Starring Jennifer Lawrence, Elisabeth Shue. Written by David Loucka. Directed by Mark Tonderai. 14A. 101 min. Opens Sept. 21.
The hopeless horror-movie script that you commit to and film before your career really takes off is like a rite of passage for ascendant actors and actresses. Our latest pledge is Jennifer Lawrence, who will probably laugh off the reviews of The House at the End of the Street by calculating how many walk-in Humidors she can purchase with her payday for the Hunger Games sequel.
Not that Lawrence gives anything less than her best effort in the film. Playing Elissa, a music-savvy Chicago girl relocated to a verdant suburb in the wake of her parents’ divorce, the actress has an effortless credibility, and even gets off a couple of good annoyed-teen quips at her absent-yet-controlling mother (Elisabeth Shue). Lawrence’s hard work pays off in that we don’t want anything too awful to happen to Elissa.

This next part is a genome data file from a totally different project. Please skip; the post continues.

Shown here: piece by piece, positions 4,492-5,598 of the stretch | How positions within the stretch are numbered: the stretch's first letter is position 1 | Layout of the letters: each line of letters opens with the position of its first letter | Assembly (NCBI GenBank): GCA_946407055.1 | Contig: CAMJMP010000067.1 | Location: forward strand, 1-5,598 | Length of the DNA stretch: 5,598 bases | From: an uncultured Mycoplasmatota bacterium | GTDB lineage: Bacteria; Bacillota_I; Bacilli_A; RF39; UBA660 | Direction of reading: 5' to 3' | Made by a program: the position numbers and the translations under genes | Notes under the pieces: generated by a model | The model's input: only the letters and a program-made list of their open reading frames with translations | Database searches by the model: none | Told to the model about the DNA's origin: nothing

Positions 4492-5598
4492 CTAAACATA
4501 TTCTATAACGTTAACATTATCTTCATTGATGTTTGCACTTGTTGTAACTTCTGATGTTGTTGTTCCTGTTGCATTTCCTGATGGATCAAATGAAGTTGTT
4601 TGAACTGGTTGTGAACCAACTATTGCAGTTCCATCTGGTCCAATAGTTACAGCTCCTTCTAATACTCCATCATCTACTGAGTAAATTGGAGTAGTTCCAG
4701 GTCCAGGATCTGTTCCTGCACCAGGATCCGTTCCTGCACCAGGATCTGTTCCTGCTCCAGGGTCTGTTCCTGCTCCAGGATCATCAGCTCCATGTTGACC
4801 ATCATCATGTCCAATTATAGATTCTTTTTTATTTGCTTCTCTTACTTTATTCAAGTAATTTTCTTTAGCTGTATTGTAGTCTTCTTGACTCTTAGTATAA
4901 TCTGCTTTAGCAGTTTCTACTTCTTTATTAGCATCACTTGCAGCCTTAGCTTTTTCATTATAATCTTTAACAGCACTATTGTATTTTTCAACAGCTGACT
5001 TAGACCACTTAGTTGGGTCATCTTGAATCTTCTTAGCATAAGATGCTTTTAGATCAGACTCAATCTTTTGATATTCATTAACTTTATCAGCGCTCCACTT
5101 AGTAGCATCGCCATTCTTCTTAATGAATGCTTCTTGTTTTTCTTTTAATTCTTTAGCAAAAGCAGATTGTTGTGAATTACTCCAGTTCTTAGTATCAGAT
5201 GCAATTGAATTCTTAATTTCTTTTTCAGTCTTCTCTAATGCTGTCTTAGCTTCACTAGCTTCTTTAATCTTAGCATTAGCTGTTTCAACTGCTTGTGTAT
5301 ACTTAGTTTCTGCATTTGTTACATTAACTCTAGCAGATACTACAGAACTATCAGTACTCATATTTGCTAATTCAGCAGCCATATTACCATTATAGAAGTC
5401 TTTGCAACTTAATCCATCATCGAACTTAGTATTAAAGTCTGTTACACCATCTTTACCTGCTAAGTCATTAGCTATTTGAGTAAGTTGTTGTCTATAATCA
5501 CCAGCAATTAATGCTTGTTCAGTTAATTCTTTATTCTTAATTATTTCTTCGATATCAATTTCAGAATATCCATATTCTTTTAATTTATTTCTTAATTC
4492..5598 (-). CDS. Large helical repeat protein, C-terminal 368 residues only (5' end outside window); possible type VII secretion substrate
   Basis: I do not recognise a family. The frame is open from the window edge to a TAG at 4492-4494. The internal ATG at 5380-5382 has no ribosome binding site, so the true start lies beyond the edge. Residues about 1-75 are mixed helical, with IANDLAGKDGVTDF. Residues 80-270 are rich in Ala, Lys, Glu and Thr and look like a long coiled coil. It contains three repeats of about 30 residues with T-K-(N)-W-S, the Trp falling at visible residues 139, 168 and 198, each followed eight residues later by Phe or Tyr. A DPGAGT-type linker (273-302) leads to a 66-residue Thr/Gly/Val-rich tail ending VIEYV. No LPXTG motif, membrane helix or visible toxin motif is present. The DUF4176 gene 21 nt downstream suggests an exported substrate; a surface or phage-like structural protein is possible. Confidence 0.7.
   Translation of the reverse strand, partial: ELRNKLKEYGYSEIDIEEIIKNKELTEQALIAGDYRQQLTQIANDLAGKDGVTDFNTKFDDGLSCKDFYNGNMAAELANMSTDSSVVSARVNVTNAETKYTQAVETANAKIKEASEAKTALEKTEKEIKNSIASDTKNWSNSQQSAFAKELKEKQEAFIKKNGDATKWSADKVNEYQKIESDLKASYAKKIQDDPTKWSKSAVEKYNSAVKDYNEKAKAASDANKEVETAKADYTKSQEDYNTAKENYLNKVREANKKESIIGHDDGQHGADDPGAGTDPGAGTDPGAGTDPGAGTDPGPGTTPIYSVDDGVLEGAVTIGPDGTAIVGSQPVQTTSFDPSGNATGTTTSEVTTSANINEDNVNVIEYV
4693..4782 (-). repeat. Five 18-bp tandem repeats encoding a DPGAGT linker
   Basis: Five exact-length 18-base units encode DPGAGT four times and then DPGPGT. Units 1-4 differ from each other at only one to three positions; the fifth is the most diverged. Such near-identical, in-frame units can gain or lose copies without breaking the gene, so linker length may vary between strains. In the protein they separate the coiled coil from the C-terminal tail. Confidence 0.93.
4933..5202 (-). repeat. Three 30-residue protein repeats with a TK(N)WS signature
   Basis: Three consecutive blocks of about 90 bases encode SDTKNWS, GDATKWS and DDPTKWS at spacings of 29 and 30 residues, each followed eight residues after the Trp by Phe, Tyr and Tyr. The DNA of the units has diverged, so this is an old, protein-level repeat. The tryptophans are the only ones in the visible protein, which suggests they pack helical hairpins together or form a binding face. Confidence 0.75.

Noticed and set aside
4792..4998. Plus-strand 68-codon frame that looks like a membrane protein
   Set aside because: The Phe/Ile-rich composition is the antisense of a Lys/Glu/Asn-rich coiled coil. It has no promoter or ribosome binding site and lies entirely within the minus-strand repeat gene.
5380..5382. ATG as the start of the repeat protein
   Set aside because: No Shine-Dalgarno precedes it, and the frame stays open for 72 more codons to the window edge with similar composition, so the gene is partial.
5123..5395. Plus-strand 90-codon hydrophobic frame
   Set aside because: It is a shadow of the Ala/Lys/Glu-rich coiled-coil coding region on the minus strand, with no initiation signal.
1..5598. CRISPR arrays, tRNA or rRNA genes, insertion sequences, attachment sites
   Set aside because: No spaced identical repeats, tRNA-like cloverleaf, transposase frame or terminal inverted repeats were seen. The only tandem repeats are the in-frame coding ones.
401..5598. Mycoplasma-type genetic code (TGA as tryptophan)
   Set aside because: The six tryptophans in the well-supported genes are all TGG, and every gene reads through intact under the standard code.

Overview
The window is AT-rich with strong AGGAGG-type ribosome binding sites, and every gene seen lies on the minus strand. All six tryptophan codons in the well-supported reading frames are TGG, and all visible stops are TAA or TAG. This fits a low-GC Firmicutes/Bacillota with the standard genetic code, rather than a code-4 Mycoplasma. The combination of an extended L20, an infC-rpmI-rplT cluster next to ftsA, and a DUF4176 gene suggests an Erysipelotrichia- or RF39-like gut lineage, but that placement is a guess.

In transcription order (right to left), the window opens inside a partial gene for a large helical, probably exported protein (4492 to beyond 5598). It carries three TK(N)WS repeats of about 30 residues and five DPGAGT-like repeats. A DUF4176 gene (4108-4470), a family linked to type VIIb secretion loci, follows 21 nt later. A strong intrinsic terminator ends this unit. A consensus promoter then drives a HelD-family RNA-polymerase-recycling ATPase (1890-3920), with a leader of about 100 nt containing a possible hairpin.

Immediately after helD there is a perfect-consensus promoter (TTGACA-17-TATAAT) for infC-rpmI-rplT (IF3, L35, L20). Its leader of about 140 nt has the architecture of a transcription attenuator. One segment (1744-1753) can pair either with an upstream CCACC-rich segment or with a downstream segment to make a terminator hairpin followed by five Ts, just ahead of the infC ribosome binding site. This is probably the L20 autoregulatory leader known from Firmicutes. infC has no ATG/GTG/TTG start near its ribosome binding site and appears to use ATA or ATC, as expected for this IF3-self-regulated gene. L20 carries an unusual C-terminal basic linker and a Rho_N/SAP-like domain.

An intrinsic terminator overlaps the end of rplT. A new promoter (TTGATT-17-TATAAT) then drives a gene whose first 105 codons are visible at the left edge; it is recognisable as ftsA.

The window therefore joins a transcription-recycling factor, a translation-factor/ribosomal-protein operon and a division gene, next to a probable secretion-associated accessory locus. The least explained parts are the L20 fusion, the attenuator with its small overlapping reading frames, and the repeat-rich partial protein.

Director Mark Tonderai labours mightily to make it seem like something interesting is going on in this upstate Gothic, but gets no return on his investment and owes stylistic debts all over town. All the shaky camerawork, fuzzy lenses, and stinging musical chords in the world can’t disguise the stupidity and predictability of this story, which actually involves: 1) a dilapidated old house that was the site of a horrible murder; 2) Elissa forming a friendship with the massacre’s squirrelly sole survivor (Max Theriot), who is sensitive and sweet and clearly isn’t hiding anything under the floorboards; 3) a scene where a bad guy who isn’t quite dead springs momentarily to life for one final scare. Its talented star aside, The House at the End of the Street is a movie from the bottom of the barrel; in 10 years, she probably won’t remember making it, and we definitely won’t remember seeing it.